In “La négritude de Césaire n’est qu’un beau rêve,” Annick Cojean (Le Monde) writes an article based on her interview with Guadeloupean writer Maryse Condé (subscription needed for access full article). The writer is to receive, on Sunday, in Stockholm, the alternative Nobel Prize for Literature, a prize awarded by a new academy composed of Swedish intellectuals.
Born in Guadeloupe in 1937, writer Maryse Conde is to receive, on Sunday, December 9, in Stockholm the alternative Nobel Prize for literature, a prize awarded by a new academy composed of Swedish intellectuals.
An international consecration for the author of Ségou (Tome 1, Laffont, 1984, volume 2, Laffont, 1985) who was the first president of the National Committee for the Memory and History of Slavery and who taught for twenty years in the United States.
I would not have arrived [come so far] if . . .
May I twist the formula a bit? And even reverse it? For me, I arrived there … although… And it is this “although” that I want to emphasize. It is this “although” that paralyzed me for almost thirty years.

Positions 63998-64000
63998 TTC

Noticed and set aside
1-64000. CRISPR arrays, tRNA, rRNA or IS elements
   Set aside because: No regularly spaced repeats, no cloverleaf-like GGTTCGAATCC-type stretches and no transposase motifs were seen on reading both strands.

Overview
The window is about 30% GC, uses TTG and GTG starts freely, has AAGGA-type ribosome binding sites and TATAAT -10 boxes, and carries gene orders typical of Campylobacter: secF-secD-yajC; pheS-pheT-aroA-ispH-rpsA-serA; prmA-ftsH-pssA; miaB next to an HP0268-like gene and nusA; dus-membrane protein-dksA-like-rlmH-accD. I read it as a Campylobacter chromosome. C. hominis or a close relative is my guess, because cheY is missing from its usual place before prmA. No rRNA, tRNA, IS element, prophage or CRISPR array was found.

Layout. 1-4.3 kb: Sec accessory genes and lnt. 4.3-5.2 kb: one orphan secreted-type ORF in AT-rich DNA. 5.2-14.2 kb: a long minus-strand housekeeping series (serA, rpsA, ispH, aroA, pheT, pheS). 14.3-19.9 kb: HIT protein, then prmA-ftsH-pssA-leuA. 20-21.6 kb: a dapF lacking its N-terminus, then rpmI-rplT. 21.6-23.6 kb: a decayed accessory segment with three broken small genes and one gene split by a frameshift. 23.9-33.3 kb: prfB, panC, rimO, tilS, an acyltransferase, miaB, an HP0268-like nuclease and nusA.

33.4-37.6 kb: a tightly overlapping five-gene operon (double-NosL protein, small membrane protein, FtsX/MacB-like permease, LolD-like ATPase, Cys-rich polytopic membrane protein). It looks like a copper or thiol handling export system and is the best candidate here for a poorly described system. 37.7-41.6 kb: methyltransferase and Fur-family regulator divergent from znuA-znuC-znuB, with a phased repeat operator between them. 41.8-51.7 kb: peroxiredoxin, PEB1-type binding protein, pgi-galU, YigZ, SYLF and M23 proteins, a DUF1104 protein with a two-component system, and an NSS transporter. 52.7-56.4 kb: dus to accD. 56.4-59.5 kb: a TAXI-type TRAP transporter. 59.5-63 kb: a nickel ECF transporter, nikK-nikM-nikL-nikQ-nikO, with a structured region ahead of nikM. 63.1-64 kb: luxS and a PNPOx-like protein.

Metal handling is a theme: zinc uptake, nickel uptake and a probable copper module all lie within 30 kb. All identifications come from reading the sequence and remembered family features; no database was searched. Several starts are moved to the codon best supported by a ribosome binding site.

You have nevertheless arrived, Maryse Condé, 2018 winner of the alternative Nobel Prize for Literature, although …
Although I was told, when I was a little girl, that people like me could not become writers. I was 12 years old in Pointe-à-Pitre when a friend of my mother’s wanted to give me an original gift. She knew that I had read everything that I could get my hands on: Balzac, Maupassant, Flaubert … So she opted for a novel by Emily Brontë: Wuthering Heights [translated into French as Les Hauts de Hurlevent]. I first accepted the book without enthusiasm, but as soon as I opened the first pages, I was transported. This book was extraordinary. […]
[Excerpts translated by Ivette Romero. Full text available by subscription only; see https://www.lemonde.fr/livres/article/2018/12/09/maryse-conde-attention-a-ne-pas-prendre-la-place-des-maitres-et-repeter-leurs-travers_5394777_3260.html.]